Flood damage covered by auto insurance?

What to do if your car has flood damage. What happens if you have liability or comprehensive coverage. Will your personal property be covered. If your car is a total loss. If you have a homeowner's flood policy.
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* San Marcos - California - US

Dec. 24, 2010 - PRLog -- By Craig Casey

Record rainfall in California this week left some cars up to their roofs in water. What do you do if you have a car with flood damage?

If you have an older car, or it's paid off, you may have liability only coverage, which is damage caused in an accident. Since flooding is not an accident caused by you or someone else, liability policies do not cover flooding. Unless you have comprehensive coverage for your vehicle, your car may not be worth fixing if flooded. Of course, this depends on the severity of the damage. A used older car is probably not worth getting comprehensive coverage on to begin with.

If your car is financed or leased, the lender will require you to maintain full comprehensive coverage on the vehicle until the loan is paid off. With comprehensive coverage, flood damage is usually covered. don't just celebrate yet. To report your auto insurance claim, contact your car insurance company before you go give permission to repair or replace your vehicle. You'll probably have to pay any deductibles from your comprehensive coverage.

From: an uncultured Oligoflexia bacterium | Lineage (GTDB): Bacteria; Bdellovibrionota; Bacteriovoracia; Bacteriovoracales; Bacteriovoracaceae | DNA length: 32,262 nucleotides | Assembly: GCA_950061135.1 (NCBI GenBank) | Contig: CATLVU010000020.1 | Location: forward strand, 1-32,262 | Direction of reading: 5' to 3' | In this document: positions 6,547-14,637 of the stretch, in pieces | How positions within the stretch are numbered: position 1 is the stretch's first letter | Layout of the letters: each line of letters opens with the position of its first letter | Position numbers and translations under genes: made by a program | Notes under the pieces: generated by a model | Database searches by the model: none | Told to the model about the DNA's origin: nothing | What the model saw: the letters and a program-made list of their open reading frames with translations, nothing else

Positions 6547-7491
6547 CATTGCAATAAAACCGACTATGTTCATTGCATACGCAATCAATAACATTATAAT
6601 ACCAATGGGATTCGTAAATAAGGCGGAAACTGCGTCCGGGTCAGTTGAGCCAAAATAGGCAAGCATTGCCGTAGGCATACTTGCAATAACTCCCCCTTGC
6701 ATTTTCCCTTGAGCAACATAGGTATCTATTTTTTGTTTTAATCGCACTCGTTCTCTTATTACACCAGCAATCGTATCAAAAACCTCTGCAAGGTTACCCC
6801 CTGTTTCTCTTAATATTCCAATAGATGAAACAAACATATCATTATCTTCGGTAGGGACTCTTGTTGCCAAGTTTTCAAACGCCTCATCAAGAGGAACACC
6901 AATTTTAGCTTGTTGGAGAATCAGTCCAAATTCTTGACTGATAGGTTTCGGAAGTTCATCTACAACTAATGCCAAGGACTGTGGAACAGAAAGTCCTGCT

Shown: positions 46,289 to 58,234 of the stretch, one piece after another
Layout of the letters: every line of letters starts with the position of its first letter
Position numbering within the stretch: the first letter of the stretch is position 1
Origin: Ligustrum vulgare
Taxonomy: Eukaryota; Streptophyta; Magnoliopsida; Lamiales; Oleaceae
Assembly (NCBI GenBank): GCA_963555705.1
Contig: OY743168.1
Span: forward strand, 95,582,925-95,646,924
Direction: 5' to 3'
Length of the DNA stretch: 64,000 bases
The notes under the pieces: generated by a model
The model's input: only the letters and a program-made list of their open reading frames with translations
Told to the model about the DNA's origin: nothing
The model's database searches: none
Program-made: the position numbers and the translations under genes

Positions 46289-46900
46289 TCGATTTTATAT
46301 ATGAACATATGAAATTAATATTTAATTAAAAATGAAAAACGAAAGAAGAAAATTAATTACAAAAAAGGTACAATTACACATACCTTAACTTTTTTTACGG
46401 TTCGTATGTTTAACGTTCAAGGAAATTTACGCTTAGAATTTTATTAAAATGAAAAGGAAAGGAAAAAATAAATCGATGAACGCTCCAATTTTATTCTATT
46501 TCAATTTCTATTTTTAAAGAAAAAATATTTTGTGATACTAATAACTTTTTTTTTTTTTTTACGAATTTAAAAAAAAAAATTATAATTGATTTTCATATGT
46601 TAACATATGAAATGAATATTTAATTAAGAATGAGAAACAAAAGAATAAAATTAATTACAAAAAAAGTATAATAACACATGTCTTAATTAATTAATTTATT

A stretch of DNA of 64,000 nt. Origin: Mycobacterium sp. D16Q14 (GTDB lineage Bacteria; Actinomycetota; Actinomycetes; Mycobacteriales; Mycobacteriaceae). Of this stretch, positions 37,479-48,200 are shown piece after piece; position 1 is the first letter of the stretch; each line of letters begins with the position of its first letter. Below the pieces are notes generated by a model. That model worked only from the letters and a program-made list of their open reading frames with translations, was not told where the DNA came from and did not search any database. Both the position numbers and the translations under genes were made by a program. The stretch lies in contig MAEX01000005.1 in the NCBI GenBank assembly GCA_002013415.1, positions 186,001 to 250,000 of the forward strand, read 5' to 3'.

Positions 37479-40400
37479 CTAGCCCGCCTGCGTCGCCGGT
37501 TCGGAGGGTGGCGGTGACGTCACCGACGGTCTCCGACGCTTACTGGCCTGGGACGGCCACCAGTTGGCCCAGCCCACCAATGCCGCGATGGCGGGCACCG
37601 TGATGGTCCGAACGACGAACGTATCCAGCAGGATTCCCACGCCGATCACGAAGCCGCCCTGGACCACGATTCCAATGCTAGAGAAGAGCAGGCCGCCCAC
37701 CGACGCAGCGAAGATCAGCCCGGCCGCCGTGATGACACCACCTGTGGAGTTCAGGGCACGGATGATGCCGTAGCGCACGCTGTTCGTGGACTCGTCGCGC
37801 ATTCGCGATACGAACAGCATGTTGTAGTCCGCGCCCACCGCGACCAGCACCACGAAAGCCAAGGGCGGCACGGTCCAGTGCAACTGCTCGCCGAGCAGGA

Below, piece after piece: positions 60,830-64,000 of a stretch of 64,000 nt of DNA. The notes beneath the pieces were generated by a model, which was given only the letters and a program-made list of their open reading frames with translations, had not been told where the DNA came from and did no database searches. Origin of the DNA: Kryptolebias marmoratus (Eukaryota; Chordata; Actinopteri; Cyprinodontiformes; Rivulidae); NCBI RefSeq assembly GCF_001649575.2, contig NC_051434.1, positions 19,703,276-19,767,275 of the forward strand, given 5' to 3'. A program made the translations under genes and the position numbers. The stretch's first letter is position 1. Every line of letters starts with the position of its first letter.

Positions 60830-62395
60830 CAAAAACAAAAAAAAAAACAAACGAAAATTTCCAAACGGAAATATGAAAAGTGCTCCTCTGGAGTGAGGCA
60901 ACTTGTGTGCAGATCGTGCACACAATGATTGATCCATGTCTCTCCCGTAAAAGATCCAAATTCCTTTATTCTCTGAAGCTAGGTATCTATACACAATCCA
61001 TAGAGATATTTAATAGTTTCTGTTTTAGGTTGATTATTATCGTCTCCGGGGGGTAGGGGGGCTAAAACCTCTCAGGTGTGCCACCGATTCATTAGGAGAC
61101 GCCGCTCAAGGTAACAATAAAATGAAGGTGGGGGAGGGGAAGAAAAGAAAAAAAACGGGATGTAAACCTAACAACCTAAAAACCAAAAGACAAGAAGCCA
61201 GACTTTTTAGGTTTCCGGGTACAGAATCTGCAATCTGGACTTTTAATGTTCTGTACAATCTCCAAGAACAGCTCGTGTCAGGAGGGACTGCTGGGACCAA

Most car insurance, even with comprehensive coverage, will not cover damage to personal property inside the car, such as Christmas gifts, radios, etc. Total loss

Even if you have comprehensive insurance and file a claim for a flood damaged car, it's often declared a total loss. Then you have to negotiate with the car insurance company on what you think the car is worth. Don't plan on being overpaid!

Carriers even have their own propriety software using complex calculations to determine what your car was worth. If your car is totaled, it will be awarded a salvaged title with the "flood" brand on it by the DMV and signed over to the insurer.

If you have a homeowner's flood policy, that will not cover damages to a vehicle. Flood policies supplied by FEMA aka The National Flood Insurance Program only cover flood damage that has occurred to a home, not a car. Education you are your best insurance

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Source:Craig Casey
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